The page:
Where: Pskov Region
Water temperature: up to +21+22 С (+69 +71 F) in July and August
Pskovskoye Lake is part of the enormous Chudsko-Pskovskoye Lake System on the Estonian border. The lake itself is rather large (710 km2) and shallow, and is home to a large variety of fish: bream, pike, roach, and perch.
The surrounding area meanwhile is a picturesque mix of fir trees, sand dunes and rolling hills. There are several resorts where you can stay – Lukomorye Resort (app. 2600 RUB ($37) per double room in July) or Pleskov Country Hotel (3600 RUB ($52) per standard double room in the middle of summer).
As well as simply relaxing, you can go fishing, drive around quaint local villages and visit the old town of Pskov only 25 km away.
Where: Tver and Novgorod Regions
Water temperature: up to +25 С (+77 F) in July and August
A trip to the legendary lake district halfway between Moscow and St. Petersburg could very well be the perfect replacement for any beach holiday. Seliger includes twenty-four separate bodies of water, some of them even large enough to have names of their own. Altogether, the lake system takes up a staggering area of 260 km2, with some 168 islands breaking down the vast waterscape- something that might not be apparent just with the naked eye.
Thanks to these scattered bits of land, Seliger doesn’t quite look like a sea. The islands however do increase the coast line, giving the area almost 1500 km of beaches. There are dozens of health resorts, campsites and hotels for visitors to choose from, but the average price of a double room is 2500—3000 RUB ($36―43) per night.
Swimming season lasts from mid-July to mid-August. During the rest of the summer, you can visit the famous Nilov Monastery and the town of Ostashkov, which is somewhat liberally called the Russian Venice. There's also the option of sailing or exploring the lake district on an ATV.
Where: Turochakskiy and Ulaganskiy Districts, Republic of Altai
Water temperature: up to +20 С (+68 F) in July
No other lake in Russia is as beautiful and picturesque as Lake Teletskoye by the Western Sayan Mountains. The coastline is riddled with bays and caves, and the water is so clear that the lake often looks like a giant aquarium. Tourists come here to see the meteorite-formed stone gulf, fish for burbot and grayling, take a picture of the rainbow at the famous Korbu Waterfall, and to visit the UNESCO listed Altai State Nature Reserve.
Swimming in Lake Teletskoye is only for the brave and the daring, as the water is rather cold. Slightly less tenacious – or perhaps more sensible – swimmers resort to diving by Cape Kurasai, where the water warms up to +20 С (+68 F) in mid-July.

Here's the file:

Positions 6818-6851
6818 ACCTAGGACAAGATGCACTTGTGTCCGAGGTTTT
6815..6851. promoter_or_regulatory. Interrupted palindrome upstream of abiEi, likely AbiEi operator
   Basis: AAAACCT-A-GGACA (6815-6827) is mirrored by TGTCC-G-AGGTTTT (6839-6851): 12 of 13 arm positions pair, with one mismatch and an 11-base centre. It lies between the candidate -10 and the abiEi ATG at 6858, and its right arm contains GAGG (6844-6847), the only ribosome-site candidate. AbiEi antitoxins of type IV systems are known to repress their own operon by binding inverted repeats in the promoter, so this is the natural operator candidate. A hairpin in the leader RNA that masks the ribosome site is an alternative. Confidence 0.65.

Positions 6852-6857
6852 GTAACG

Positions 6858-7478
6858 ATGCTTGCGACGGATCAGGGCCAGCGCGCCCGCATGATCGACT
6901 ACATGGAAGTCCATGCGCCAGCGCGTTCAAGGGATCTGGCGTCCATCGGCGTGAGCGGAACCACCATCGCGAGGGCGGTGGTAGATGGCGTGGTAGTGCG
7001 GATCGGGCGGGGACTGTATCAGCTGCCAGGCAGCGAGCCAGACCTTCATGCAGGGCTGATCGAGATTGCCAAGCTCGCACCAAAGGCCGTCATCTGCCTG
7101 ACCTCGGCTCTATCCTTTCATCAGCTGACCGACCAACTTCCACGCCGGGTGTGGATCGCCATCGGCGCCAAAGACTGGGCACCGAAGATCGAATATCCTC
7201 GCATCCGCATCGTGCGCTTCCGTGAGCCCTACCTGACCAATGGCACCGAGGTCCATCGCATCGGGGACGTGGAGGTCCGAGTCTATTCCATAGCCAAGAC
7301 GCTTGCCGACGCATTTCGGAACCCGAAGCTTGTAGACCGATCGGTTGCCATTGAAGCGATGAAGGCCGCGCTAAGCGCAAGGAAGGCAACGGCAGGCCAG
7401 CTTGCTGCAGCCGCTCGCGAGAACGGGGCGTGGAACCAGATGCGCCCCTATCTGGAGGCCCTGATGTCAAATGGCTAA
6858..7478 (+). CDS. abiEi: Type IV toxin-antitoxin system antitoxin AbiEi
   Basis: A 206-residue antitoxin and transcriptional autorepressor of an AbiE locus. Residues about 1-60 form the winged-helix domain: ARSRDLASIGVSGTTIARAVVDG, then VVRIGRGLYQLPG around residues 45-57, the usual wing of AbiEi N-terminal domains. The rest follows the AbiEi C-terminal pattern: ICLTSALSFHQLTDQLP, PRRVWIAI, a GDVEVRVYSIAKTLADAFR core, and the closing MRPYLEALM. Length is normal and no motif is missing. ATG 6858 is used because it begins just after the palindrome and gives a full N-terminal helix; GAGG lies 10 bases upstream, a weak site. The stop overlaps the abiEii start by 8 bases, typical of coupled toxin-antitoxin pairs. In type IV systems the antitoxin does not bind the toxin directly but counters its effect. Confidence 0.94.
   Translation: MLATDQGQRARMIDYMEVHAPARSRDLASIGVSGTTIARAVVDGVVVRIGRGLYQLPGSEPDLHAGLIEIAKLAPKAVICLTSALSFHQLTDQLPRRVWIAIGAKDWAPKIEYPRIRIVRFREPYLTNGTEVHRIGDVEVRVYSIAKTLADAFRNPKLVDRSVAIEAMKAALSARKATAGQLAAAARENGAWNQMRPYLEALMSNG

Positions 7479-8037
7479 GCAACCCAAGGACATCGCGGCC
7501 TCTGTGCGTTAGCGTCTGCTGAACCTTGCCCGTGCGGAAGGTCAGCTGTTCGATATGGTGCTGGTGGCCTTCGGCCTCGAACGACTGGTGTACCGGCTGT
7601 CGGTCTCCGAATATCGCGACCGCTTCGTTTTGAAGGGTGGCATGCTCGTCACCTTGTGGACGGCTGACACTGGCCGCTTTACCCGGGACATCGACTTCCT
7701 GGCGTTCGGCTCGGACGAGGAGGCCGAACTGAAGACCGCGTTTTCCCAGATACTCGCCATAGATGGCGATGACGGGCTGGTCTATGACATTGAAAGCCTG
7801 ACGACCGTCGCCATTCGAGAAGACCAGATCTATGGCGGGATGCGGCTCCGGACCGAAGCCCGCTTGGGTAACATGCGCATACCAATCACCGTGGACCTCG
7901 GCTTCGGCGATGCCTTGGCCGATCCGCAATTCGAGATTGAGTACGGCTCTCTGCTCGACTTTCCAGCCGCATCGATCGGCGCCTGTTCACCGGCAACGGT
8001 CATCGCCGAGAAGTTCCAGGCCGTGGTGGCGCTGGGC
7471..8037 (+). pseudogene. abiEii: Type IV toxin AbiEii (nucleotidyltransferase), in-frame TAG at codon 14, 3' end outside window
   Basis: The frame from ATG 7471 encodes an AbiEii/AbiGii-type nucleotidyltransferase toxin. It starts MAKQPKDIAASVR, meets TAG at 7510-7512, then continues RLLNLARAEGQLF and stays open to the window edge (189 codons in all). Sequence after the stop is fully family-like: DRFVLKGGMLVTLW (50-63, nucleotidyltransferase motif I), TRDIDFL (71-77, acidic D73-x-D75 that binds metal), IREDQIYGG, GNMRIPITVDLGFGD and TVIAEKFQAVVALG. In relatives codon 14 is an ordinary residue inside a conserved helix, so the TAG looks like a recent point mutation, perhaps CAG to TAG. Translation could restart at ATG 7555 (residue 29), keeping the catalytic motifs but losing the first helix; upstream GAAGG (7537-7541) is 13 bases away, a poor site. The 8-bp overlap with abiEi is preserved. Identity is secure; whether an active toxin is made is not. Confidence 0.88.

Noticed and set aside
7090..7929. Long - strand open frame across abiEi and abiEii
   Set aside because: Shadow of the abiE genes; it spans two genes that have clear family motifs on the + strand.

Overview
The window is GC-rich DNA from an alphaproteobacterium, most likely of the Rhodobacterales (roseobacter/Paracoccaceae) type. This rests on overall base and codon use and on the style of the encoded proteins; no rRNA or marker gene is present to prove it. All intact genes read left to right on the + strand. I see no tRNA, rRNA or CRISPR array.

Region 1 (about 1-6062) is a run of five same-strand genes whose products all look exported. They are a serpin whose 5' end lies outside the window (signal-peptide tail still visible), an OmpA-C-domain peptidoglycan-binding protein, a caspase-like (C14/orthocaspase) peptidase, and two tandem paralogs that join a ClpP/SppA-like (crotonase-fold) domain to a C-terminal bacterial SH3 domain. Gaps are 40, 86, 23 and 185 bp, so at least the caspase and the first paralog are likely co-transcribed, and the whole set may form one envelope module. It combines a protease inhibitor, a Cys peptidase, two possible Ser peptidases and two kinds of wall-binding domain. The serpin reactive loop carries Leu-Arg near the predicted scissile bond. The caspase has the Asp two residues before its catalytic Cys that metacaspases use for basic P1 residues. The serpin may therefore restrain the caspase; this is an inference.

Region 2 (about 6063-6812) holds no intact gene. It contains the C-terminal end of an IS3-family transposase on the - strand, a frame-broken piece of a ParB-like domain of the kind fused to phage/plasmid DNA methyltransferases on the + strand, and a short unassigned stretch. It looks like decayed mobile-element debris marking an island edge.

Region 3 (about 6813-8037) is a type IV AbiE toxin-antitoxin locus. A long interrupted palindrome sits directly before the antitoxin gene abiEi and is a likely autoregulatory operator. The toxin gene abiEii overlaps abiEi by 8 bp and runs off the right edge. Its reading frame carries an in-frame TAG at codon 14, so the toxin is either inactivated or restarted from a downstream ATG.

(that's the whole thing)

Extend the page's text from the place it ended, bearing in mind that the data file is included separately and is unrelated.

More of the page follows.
Finding a place to stay is not a problem: there are 18 campsites and hotels, with prices ranging from 300 RUB ($5) to 6500 RUB ($93) per night.
Where: border of Irkutsk Region and Buryatia
Water temperature: up to +22 С (+71.6 F) from July 15 to August 15
The deepest lake on Earth is, probably, Russia’s greatest natural wonder. With an area of 31722 km2 - comparable to the size of Belgium or the Netherlands – it will probably take most visitors more than one trip to explore the region.
If you dream of swimming in Earth’s largest freshwater lake, go to Chivyrkuisky or Barguzinsky Gulfs, where the water gets as warm as +22 С (+71.6 F) – just bear in mind that the swim season is, unfortunately, very short and only lasts a month. If you’re into anthropology, visit Buddhist temples in the village of Arshan, or if you're traveling with children, visit the world’s only sealarium, where the Baikal seals live. For those who want to relax, visitors can replenish their energy and health with a trip to the Island of Olkhon, Baikal’s center of cosmic energy.
The lake’s main resort is the Village of Listvyanka, often called the gates of Baikal. The village stretches over 5 kilometres of the lakeshore and lists a number of hotels and bars. Here, you can find accommodation for all tastes and incomes: from the inexpensive Bodriy Medved (Jolly Bear) Guest House for 1200 RUB ($17) per two in mid-July, to the luxury Anastasia Hotel, designed to resemble a Swiss chalet, for 6000 RUB ($86).
Where: Palassovsky District, Volgograd Region
Water temperature: +25 С (+77 F) in July
Lake Elton, next to the Kazakh border, is Europe’s largest saltwater lake. Stretching over some 152 km2, its salt levels even exceed that of the famous Dead Sea.
A lot can be said about the health benefits of Lake Elton’s water. It is used to treat joint and musculoskeletal diseases, skin conditions, as well as diseases of the gastrointestinal tract, nervous system and respiratory organs. It was for this very reason, in early 20th century, that Elton Sanatorium was opened on the lakeshore (where prices now start at 2800 RUB ($40) per person per day, with meals and treatments included). Legend has it that the sanatorium was once home to a crutch museum – a room full of the walking aids patients left behind after undertaking the saltwater treatments. It is also said that the museum had to be closed down because there were just too many crutches to fit into the museum.
Swimming in Lake Elton is impossible due to the shallow water- often only ankle-deep. As the salinity is very high, a freshwater shower is required after bathing.
There is still not much development at Lake Elton: in fact, there is only one village with a shop, a café and the only petrol station within a hundred kilometres. The lack of infrastructure however, is compensated by the unique steppe landscape, Elton Nature Park and the incredible pink lake. According to legend, Mamai Khan hid his treasures on the bottom of the water, but as the gold was destroyed by the salt, the lake was forever colored a golden pink.